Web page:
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Sun-Times Features Onetime 'Chicagoan of the Year,' Percy Lavon Julian '20

Sun-Times Features Onetime 'Chicagoan of the Year,' Percy Lavon Julian '20

February 5, 2007

Visit Special Percy Julian Web Page; NOVA 'Forgotten Genius' Airs Tuesday, February 6, at 8 p.m. EST

Percy Julian Smile.jpgFebruary 5, 2007, Greencastle, Ind. - The business section of today's Chicago Sun-Times includes a feature on "Percy L. Julian, a Chicago scientist and grandson of an Alabama slave, who overcame racial prejudice and other hurdles to change the world." Howard Wolinsky previews tomorrow night's national television premiere of a two hour NOVA program that tells the pioneering chemist's "story with documentary footage and re-enactments of Julian's life as he moved from Alabama to earn his bachelor's in chemistry from DePauw University in Greencastle, Ind., in 1920. Then, he faced an uphill struggle to earn advanced degrees. The white men's club in chemistry felt the education would be wasted on him because Julian wouldn't be allowed to teach white students and couldn't find any other job in chemistry."

Instead, as history shows, "Julian was the first researcher to synthesize the anti-glaucoma drug physostigmine, showing how chemicals from plants could be mass-produced. The American Chemical Society in 1999 declared this one of the top 25 achievements in American chemistry." He also "developed Julian Lab DePauw.jpgtechnology in the 1940s and 1950s to convert soybeans into synthetic steroids on an industrial scale. This research led to reasonably priced medications that helped relieve arthritis pain, prevented miscarriage and helped alleviate other conditions affecting millions," the newspaper points out.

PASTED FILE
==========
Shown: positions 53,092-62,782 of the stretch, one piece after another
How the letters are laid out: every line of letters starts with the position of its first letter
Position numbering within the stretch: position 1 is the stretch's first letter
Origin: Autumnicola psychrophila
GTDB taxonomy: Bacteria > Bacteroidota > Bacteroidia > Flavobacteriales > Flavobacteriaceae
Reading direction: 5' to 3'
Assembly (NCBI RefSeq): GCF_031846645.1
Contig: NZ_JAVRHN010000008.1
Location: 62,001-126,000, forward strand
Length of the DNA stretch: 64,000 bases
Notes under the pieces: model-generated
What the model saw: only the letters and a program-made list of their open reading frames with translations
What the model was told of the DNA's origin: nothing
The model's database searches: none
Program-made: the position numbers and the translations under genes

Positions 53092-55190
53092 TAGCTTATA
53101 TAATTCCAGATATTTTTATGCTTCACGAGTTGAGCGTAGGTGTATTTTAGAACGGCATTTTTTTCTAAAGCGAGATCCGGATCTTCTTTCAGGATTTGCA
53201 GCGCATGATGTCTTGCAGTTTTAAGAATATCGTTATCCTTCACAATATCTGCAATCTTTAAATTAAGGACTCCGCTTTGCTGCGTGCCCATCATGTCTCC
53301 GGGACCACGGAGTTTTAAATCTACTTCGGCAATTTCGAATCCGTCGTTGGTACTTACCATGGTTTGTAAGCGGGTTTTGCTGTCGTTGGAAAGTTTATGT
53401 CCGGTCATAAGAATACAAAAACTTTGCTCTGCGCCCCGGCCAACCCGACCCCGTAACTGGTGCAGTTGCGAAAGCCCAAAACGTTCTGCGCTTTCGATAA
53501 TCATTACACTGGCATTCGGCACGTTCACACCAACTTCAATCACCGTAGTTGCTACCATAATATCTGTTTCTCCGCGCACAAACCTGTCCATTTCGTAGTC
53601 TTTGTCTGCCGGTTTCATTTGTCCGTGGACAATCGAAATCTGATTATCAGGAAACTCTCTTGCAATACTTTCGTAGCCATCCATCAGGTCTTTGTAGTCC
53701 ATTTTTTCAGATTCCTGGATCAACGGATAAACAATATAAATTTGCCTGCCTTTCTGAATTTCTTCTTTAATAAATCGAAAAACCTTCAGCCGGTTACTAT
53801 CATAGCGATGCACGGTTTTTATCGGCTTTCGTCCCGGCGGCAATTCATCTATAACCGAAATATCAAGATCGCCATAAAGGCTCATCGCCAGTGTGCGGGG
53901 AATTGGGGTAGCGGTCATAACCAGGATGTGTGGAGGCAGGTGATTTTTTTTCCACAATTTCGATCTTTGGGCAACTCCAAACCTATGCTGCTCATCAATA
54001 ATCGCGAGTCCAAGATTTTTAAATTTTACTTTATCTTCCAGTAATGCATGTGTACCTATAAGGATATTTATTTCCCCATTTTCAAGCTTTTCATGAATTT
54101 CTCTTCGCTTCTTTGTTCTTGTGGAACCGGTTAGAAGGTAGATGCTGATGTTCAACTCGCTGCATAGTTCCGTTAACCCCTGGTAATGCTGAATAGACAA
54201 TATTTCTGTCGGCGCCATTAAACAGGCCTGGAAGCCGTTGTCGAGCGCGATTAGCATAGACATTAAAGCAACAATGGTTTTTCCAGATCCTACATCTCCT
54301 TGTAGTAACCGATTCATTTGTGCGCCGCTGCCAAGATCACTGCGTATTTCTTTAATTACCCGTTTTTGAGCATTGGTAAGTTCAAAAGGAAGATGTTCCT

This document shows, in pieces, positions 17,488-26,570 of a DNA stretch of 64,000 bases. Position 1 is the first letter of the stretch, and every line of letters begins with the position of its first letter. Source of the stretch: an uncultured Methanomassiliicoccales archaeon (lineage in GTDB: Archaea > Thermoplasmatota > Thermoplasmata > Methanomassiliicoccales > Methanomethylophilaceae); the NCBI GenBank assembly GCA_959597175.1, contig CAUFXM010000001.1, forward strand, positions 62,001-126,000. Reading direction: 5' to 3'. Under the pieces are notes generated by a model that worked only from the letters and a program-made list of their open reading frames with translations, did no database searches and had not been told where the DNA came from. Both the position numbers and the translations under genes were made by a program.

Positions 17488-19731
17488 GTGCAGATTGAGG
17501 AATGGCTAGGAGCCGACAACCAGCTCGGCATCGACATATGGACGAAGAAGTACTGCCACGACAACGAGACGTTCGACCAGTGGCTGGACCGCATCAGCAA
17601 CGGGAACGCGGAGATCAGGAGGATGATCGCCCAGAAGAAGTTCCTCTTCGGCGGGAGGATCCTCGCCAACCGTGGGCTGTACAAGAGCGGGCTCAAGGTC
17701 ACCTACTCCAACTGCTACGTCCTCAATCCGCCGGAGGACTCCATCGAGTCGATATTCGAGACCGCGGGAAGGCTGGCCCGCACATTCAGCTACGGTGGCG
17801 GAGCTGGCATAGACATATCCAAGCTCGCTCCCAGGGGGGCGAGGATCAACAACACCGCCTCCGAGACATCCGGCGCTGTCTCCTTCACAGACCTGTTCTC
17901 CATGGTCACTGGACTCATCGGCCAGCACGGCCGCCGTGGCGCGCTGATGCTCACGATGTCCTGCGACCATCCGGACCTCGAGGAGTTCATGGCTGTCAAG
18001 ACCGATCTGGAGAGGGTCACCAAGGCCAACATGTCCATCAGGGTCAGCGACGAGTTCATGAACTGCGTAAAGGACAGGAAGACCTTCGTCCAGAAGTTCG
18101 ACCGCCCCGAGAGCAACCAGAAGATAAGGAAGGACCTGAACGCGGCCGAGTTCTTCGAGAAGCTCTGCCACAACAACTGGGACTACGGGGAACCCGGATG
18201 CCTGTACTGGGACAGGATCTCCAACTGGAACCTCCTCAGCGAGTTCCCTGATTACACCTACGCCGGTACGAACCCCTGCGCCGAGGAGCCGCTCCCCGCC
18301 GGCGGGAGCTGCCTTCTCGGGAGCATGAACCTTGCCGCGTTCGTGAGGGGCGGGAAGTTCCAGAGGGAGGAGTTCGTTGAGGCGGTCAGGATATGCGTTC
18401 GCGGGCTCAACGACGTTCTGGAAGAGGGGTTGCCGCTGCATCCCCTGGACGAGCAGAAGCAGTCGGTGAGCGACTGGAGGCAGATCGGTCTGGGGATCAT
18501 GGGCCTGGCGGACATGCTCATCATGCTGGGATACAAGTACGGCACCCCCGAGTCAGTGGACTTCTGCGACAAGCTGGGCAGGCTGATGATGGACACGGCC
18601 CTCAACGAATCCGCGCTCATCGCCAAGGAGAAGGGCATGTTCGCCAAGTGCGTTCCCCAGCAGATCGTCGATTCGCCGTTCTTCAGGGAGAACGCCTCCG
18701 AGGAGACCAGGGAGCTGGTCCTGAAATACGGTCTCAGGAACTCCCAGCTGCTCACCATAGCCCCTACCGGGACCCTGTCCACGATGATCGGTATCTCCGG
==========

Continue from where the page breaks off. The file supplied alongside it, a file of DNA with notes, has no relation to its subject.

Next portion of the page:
Wolinsky writes, "Readers of the late Sun-Times columnist Irv Kupcinet voted Julian 'Chicagoan of the Year' in 1950 for his discoveries that led to arthritis treatments. Kup wrote: 'I've heard people remark that Dr. Julian is a credit to his race. I'd like to correct that statement. He's a credit to the HUMAN race!'"

The article concludes, "Percy Julian helped knock down barriers faced by blacks in America, and hired many talented African-American scientists who couldn't otherwise find work in their field. He helped open doors for others. What could he have accomplished if he hadn'tPercy Julian Students.jpg had to knock down so many barriers?... The PBS program is a step toward ensuring that Julian's accomplishments are not forgotten."

Read the complete text, which includes a timeline of Percy Julian's accomplishments, by clicking here.

The NOVA program "Forgotten Genius" -- which airs at 8 p.m. Tuesday night -- is also the subject of stories in today's Columbus Dispatch, Fort Worth Star-Telegram and Birmingham News, which reports, "His first big discovery came in 1935, after returning to DePauw as a teacher and researcher. Julian, along with colleague Josef Pikl, synthesized physostigmine, a drug that is still used to treat glaucoma."

There were also writeups in yesterday's San Jose Mercury News and Washington Post. USA Today called the program "inspiring" and a Percy Julian 1974.jpgChicago Tribune op-ed last week discussed Dr. Julian's pioneering work.

On January 30, the United States House of Representatives passed a resolution honoring the life of Percy Lavon Julian.

Most PBS stations in Indiana will air messages from DePauw before and after the program.

To view an extended clip of "Forgotten Genius" and to learn more about Julian's DePauw experiences through text, photos, audio and video, visit this special Web page which has been created to complement the NOVA documentary.